In fact, I believe all this hue and cry about strikers’ deficiency in the Chelsea team will prove to be merely alarmist at the end of the season. I think our play this season will be very robust, depending a lot on the creative and attacking midfielders to put in a great share of the goals, which is why all Mourinho’s talk about outcomes has been how to make people like Eden Hazard score more goals. Mourinho knows that managers and coaches find it difficult preparing against an average team where goals come from all areas of the field. One can only imagine their dread when that team is above average, like Chelsea. I believe once the season gets fully under way, we will show that we are a highly mobile team using experience and guile in attack and midfield to overcome teams. Anyone watching can see that the wily Mourinho is starting another football revolution, but people will only begin to take this seriously when he begins to win things. I’m very confident.
At any rate, let’s see how things go for a bit before we begin to press the panic button. I’m not saying we need to be happy with every decision by the Chelsea board or Chelsea management; but in matters like this, we have to give them the benefit of doubt and see how the team performs until January when we can recall any of the loaned out stars or strengthen the team more in vital areas if necessary. Chelsea have the biggest pool of young talent at the top level of the game in Europe, including having the most loaned out players. All Chelsea fans have to do is imagine the more than 23 boys out there on loan and how our team will look in say two or three years’ time when the best of some of these guys who’ve proved themselves on loan come back to lead the Chelsea campaign. This is the best way to invest in the future under the new UEFA Financial Fair Play rules. We buy a lot of players today, send those not in our immediate plans out on loan to good teams, get back the best of them later to people our team and sell the rest for profit when necessary. The club’s board and management are merely thinking ahead.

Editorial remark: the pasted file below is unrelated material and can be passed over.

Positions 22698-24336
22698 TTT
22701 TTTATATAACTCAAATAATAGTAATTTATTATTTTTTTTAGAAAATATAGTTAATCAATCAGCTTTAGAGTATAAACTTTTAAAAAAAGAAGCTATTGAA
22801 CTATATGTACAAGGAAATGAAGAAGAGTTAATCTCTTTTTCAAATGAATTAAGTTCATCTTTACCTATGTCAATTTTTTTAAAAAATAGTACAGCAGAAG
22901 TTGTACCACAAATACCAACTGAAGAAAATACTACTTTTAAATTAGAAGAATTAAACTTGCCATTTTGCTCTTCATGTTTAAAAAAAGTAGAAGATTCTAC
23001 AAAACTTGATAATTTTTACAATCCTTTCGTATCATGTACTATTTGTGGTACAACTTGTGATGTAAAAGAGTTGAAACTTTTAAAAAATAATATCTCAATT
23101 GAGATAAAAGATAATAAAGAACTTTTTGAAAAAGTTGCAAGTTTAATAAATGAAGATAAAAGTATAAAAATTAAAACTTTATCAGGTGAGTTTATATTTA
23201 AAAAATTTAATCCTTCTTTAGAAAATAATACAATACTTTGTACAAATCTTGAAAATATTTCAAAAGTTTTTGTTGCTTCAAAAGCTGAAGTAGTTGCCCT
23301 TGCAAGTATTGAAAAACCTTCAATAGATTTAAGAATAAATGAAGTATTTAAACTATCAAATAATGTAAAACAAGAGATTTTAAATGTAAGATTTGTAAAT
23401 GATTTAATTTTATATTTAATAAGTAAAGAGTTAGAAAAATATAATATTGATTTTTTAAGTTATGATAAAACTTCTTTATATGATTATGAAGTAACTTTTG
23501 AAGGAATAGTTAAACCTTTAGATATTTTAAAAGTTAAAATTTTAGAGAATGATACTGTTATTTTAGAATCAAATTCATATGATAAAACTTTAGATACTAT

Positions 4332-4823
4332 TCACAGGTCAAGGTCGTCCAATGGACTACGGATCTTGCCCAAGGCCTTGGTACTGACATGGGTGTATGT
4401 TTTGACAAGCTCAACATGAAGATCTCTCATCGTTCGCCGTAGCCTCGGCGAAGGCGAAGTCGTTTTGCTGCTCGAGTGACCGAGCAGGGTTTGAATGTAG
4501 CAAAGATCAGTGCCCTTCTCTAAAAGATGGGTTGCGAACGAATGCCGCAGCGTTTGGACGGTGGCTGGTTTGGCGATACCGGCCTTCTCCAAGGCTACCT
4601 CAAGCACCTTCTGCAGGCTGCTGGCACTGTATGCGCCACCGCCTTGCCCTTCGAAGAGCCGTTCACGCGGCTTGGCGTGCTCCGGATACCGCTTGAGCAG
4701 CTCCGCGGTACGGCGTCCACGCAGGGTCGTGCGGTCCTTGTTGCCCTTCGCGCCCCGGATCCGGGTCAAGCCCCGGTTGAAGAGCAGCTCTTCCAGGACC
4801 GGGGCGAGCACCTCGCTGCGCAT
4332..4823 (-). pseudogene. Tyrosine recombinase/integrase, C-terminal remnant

The future is bright. Let’s relax and enjoy this season. I’m supremely confident we’ll be the team to beat in the Premier League and I’m also confident we will go places in Europe.